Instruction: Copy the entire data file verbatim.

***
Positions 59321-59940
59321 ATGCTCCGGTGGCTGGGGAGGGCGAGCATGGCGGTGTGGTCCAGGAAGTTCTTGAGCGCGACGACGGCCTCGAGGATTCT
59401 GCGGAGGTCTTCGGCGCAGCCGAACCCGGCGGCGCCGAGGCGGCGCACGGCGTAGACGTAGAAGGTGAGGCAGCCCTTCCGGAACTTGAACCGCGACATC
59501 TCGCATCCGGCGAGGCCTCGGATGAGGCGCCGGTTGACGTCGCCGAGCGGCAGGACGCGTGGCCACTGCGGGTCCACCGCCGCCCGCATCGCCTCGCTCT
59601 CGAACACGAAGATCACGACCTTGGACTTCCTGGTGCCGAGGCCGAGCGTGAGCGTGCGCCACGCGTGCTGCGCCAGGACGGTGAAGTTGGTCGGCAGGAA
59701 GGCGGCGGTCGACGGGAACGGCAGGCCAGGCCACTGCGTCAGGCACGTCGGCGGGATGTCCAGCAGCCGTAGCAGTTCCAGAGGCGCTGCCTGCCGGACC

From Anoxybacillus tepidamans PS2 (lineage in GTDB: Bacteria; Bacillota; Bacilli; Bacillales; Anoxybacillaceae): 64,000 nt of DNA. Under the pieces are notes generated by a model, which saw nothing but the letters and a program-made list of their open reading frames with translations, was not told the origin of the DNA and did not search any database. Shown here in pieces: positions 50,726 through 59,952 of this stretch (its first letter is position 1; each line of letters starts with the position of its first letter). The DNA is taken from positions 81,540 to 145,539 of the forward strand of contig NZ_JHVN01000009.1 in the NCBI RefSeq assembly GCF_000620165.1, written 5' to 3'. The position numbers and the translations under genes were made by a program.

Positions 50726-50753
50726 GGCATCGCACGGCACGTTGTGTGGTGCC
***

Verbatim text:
Positions 59321-59940
59321 ATGCTCCGGTGGCTGGGGAGGGCGAGCATGGCGGTGTGGTCCAGGAAGTTCTTGAGCGCGACGACGGCCTCGAGGATTCT
59401 GCGGAGGTCTTCGGCGCAGCCGAACCCGGCGGCGCCGAGGCGGCGCACGGCGTAGACGTAGAAGGTGAGGCAGCCCTTCCGGAACTTGAACCGCGACATC
59501 TCGCATCCGGCGAGGCCTCGGATGAGGCGCCGGTTGACGTCGCCGAGCGGCAGGACGCGTGGCCACTGCGGGTCCACCGCCGCCCGCATCGCCTCGCTCT
59601 CGAACACGAAGATCACGACCTTGGACTTCCTGGTGCCGAGGCCGAGCGTGAGCGTGCGCCACGCGTGCTGCGCCAGGACGGTGAAGTTGGTCGGCAGGAA
59701 GGCGGCGGTCGACGGGAACGGCAGGCCAGGCCACTGCGTCAGGCACGTCGGCGGGATGTCCAGCAGCCGTAGCAGTTCCAGAGGCGCTGCCTGCCGGACC

From Anoxybacillus tepidamans PS2 (lineage in GTDB: Bacteria; Bacillota; Bacilli; Bacillales; Anoxybacillaceae): 64,000 nt of DNA. Under the pieces are notes generated by a model, which saw nothing but the letters and a program-made list of their open reading frames with translations, was not told the origin of the DNA and did not search any database. Shown here in pieces: positions 50,726 through 59,952 of this stretch (its first letter is position 1; each line of letters starts with the position of its first letter). The DNA is taken from positions 81,540 to 145,539 of the forward strand of contig NZ_JHVN01000009.1 in the NCBI RefSeq assembly GCF_000620165.1, written 5' to 3'. The position numbers and the translations under genes were made by a program.

Positions 50726-50753
50726 GGCATCGCACGGCACGTTGTGTGGTGCC